Table 1. Exploration, Preparation, Implementation, and Sustainment (EPIS) model Inner (I) and Outer (O) context factors to be explored in the EPIS protocol.
FactorsData sourceEPIS phase/timeline for data collection

Preparation (Years 1 to 2)Implementation (Years 2 to 3)Sustainment (Years 4 to 5)
Leadership (Ia)Surveyb
Organizational culture and climate (I)Interviews; survey
Fiscal viability and resources (I, Oc)Interviews; survey
Experience with evidence-based practices (I)Interviews
Attitudes toward evidence-based practices, including perceived barriers and facilitators (I)Interviews; survey
Facilitator/provider characteristics (I)Survey
Intervention fit (I)Interviews; survey
Interorganizational networks (O)Interviews
Fidelity monitoring and supportdClinical recordse
Perceived client outcomesInterviews

aI: inner context factor.

bFactor collected at a given EPIS phase/timeline.

cO: outer context factor.

dFidelity data (defined as the extent to which providers adhere to treatment protocols) will be collected as part of the Scale It Up individual study protocols.

eNot applicable.


This study will use a convergent parallel mixed-methods design [18] with data collected at 3 critical implementation phases: preimplementation (Prepare), postimplementation (Implementation), and sustainment. Participants will be enrolled in the EPIS study for up to 40 months. Preimplementation interviews will be conducted before EBP implementation, beginning in June 2017 and concluding in March 2018. The postimplementation interviews are scheduled to coincide with the sites’ completion of the implementation phase, beginning in March 2019. Sustainment interviews will begin in March 2020 to capture participant perceptions of sustainment 1 year postimplementation. At each phase, participants will complete a qualitative interview by telephone and a quantitative survey via electronic data capture. Questions will focus on participants’ perceptions of the barriers and facilitators to EBP implementation within their clinical site as outlined by the EPIS model.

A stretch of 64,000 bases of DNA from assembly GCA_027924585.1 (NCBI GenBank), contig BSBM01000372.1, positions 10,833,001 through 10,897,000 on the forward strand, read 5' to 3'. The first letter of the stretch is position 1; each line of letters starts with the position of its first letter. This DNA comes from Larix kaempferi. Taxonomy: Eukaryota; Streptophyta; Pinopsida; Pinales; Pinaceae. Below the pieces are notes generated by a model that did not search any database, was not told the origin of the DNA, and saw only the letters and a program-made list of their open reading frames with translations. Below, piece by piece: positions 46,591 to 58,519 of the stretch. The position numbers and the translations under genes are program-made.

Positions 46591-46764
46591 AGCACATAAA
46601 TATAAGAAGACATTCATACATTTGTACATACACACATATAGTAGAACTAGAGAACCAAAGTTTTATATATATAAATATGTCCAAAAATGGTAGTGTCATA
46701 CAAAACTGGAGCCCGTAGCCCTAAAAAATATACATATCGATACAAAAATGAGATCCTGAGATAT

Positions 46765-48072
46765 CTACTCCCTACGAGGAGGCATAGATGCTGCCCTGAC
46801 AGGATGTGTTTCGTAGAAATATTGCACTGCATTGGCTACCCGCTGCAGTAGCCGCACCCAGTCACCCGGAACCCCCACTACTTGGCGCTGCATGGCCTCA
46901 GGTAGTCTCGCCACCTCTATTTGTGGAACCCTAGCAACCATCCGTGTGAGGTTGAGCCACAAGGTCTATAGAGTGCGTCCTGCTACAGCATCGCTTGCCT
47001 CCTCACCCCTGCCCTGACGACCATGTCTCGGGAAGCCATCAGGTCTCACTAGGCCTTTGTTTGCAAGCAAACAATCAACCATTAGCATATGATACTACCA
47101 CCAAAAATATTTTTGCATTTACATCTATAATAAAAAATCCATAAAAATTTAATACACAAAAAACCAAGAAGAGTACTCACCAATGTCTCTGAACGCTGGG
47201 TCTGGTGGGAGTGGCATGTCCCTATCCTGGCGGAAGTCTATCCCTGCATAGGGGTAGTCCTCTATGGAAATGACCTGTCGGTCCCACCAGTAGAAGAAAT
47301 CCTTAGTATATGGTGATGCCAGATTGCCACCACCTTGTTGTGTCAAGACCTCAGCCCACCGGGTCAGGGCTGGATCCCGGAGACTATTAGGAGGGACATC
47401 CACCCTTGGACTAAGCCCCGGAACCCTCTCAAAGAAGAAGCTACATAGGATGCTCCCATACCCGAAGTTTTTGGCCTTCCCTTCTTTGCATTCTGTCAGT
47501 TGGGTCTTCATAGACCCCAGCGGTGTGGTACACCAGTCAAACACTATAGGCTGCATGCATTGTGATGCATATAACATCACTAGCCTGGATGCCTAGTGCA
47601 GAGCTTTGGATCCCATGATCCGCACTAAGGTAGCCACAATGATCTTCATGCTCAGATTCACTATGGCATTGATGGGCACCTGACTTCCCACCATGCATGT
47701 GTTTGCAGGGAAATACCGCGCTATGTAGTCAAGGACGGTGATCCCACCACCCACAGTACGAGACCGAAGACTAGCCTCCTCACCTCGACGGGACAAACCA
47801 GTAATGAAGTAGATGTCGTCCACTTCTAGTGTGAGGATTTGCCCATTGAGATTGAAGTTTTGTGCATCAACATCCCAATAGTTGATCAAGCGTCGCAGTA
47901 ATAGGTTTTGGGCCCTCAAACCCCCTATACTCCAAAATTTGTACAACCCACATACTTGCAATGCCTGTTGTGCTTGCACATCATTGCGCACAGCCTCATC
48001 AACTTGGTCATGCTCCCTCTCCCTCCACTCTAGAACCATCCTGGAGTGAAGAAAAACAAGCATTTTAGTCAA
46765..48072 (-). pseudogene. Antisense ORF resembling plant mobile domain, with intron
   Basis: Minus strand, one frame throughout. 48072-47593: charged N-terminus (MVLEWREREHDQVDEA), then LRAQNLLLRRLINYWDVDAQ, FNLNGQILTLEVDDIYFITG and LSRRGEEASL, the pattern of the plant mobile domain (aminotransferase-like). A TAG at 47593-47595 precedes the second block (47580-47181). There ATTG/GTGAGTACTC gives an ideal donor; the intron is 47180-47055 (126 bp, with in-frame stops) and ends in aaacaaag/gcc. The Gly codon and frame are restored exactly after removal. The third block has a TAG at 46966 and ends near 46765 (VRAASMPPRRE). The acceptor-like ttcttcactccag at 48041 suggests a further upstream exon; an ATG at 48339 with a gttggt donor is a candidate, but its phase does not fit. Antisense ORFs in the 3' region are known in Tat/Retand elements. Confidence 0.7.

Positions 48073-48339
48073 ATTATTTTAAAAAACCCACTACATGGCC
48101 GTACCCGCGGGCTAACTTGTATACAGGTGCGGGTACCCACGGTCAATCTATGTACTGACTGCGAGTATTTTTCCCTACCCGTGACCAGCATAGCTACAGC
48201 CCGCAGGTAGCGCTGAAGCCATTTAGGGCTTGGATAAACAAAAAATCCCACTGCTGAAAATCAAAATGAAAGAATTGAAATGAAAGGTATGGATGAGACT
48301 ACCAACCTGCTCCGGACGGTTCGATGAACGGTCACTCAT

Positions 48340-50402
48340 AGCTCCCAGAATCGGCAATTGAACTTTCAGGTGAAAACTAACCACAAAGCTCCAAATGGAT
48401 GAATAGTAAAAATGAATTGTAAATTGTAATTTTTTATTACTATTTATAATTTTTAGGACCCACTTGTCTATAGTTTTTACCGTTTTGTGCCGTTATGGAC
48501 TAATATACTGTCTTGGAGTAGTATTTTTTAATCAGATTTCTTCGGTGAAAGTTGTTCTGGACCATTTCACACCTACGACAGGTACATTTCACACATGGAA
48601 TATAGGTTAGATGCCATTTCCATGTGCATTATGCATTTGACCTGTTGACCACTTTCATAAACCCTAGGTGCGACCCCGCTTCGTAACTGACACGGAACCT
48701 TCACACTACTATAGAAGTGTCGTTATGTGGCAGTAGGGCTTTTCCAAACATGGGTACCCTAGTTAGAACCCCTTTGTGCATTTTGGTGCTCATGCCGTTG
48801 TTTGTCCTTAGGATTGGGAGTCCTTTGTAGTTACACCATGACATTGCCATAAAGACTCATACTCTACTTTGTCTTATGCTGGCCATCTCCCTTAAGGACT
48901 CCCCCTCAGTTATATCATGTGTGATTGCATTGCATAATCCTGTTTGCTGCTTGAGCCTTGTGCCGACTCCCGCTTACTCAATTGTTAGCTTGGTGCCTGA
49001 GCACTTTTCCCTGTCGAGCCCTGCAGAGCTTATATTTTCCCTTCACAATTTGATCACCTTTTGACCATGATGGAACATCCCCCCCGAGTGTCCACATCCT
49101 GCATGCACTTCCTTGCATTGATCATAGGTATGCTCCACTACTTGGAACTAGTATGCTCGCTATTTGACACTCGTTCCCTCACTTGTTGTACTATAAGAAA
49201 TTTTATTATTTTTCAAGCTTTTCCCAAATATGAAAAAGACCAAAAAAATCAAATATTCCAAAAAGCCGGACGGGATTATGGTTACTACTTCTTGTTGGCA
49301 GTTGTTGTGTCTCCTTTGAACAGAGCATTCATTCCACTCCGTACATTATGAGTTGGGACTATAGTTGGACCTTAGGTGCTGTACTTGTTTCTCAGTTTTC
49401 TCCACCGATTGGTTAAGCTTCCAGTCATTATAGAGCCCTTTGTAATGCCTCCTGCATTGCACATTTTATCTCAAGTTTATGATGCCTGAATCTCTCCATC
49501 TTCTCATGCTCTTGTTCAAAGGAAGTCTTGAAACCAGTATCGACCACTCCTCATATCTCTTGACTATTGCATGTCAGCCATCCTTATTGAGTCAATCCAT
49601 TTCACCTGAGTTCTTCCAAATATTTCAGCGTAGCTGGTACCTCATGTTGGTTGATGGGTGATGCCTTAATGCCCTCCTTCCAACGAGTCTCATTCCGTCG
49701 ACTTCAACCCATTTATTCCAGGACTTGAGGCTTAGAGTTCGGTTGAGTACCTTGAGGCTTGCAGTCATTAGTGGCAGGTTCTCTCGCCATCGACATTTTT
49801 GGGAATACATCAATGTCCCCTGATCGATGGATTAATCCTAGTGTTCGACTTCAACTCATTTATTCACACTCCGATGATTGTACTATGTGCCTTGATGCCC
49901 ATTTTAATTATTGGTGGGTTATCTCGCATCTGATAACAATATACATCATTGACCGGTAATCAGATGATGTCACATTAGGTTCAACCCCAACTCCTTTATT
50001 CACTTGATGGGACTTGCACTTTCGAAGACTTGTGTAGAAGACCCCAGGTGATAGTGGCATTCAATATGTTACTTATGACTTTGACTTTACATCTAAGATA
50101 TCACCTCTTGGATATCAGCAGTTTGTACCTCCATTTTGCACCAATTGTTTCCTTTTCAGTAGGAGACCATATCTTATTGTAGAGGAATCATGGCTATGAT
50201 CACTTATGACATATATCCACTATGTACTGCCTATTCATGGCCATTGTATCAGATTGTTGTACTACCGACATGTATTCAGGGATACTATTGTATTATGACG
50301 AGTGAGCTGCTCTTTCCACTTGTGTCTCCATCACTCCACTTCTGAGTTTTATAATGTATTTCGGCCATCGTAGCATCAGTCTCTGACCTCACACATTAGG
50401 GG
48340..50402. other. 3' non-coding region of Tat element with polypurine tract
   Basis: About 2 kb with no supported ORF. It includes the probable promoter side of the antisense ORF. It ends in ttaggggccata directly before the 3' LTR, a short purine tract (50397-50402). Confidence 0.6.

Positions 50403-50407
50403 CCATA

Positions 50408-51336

Participants and Targeted Sites

All medical providers and staff with patient contact (“Key Stakeholders”) at 13 ATN sites participating in the aforementioned Scale It Up research projects will be eligible to participate (Table 2). Patient contact is defined as having direct patient interaction across several points of care, including prevention, counseling and testing, linkage to care, HIV primary care, services to promote retention and adherence to medications, and other medical or psychosocial services. Key stakeholders will also include administrative and research staff with key decision-making roles (eg, division chief and clinic director) who will provide input on prevention and care services and site operations. Each site will identify a clinical leader (“Site PI”) to represent the organizational leadership perspective. There are no exclusion criteria. Participant turnover will be managed by maintaining the participant’s responses collected up to the point of separation as a part of the study data corpus, but participants will not be retained in the study post separation. Similarly, if a site discontinues its participation, participants associated with that site will remain part of the study data corpus. Newly hired medical providers and staff at the 2 follow-up points will be invited to participate. Different sites participated in different Scale It Up projects because of the differing nature of each EBP being tested and the hybrid design selected for each effectiveness-implementation trial (see the study by Naar et al [13] in this issue). For example, ATN 146 used providers as the participants, but the other 3 trials primarily used patients as the unit of analysis.